President Bush quoted, “Clearly, our children are our future…Too many of our neediest children are being left behind” (www.ed.gov). The “No Child Left Behind” Act expands the federal government’s role in elementary and secondary education. The NCLB act was enacted January 8, 2002, and has four reform principles to the act: Accountability, flexibility, Researched-based reforms and parental options. Accountability begins with informed parents, communities and elected leaders so we can work together to improve schools. The states will measure the progress by testing every child in grades 3 through 8 in reading and math, states will implement fair and effective annual tests and Washington will provide funding to states to design and implement tests.
In 2001, the ESEA was reissued as the NCLB. It was brought into power to improve the educational outcomes of disadvantaged students by implementing yearly standardized testing in English, Math, and after 2007, in Science as well. It holds states, school boards, schools, and teachers accountable to a higher standard. Students are to be 100% proficient in english and math by 2014. As reported by Laura Chapman, some experts believe that up to 85% of schools will fail to meet the target of being 100% proficient in reading and math by 2014 (2007).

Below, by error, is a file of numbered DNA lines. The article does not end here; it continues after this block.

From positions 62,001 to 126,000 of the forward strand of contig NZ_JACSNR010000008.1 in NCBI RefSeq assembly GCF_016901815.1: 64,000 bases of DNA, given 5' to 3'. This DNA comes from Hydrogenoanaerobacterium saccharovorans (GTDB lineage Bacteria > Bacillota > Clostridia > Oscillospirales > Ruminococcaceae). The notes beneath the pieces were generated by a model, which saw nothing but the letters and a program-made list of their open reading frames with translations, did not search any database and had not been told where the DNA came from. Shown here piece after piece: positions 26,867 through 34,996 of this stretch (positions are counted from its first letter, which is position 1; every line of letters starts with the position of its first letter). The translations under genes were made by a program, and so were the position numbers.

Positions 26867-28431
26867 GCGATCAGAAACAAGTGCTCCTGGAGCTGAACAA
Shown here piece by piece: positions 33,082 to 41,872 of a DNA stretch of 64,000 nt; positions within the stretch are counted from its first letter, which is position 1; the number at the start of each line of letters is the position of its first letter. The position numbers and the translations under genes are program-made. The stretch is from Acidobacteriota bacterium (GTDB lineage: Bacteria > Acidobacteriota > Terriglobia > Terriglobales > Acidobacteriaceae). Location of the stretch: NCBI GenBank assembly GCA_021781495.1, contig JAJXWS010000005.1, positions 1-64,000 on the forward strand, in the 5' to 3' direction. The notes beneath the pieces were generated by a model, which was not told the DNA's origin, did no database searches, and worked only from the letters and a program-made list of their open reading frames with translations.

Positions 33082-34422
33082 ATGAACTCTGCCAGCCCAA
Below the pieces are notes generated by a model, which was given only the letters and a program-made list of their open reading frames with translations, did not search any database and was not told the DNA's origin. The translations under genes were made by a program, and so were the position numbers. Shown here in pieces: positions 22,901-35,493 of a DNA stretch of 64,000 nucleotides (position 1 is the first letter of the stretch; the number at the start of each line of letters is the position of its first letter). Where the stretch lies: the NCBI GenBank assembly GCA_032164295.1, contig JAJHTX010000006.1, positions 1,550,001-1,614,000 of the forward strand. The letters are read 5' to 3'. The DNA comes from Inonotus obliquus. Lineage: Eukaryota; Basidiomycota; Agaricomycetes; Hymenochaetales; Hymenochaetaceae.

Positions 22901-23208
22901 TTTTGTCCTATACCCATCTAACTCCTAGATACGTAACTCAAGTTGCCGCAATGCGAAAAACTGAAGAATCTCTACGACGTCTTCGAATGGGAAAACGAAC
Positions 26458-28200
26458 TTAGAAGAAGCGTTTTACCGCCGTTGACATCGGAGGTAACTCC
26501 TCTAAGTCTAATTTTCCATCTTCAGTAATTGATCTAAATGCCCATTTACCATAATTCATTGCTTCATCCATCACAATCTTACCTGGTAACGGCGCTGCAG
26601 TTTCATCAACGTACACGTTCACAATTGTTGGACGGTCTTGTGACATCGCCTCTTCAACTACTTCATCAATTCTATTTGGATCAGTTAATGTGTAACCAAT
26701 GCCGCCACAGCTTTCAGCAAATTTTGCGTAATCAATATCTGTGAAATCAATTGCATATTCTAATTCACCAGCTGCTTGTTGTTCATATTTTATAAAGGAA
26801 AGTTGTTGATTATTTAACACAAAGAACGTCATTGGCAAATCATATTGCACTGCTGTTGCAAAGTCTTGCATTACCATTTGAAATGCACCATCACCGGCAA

After almost 15 years of this act being enforced, NCLB’s requirements support a one-size-fits-all framework, create a dumbed-down curriculum in schools, allow impoverished community schools to weaken, and lessened the financial support for all schools in the United States. George W. Bush signed the “No Child Left Behind Act” in 2001 in hopes to improve education and opportunity for low-come families. It was believed that this reform of the public education system would increase student achievement (Altshuler). It was the first education reform in over 35 years. Under this act, achievement is measured annually on a multiple-choice test for reading and math.
Positives of the Law When President Bush signed the No Child Left Behind Act in 2002, he promised that his education reform would bring hope to children. The law calls for more testing in third to eighth grade each year in reading and math (Bacon, 2003). Students will be tested to make sure that the schools are adequately teaching them the information they should know. In 53% of American schools, which receive direct Federal Government financial support because they have large numbers of low-income students, students can now transfer to another school or receive free tutoring if their school fails for two years in a row to improve the test scores of its students (Bacon, 2003). The plan also ensures that teacher quality will improve.
The No Child Left Behind Act of 2001 is the reformation of the Elementary and Secondary Education Act. (Cortiella, 2005) This law attempts to make educators accountable for all the children they teach. Children are tested yearly in grades 3-8 to ensure they are making adequate progress and learning. (John Salvia, 2010, p. 27) There is also funding provided for children in grades 3-8 for reading interventions. (John Salvia, 2010, p. 27) Instructions must be evidence based, (Powerpoint, 2010) meaning that there are studies to back up a teaching or intervention method that works.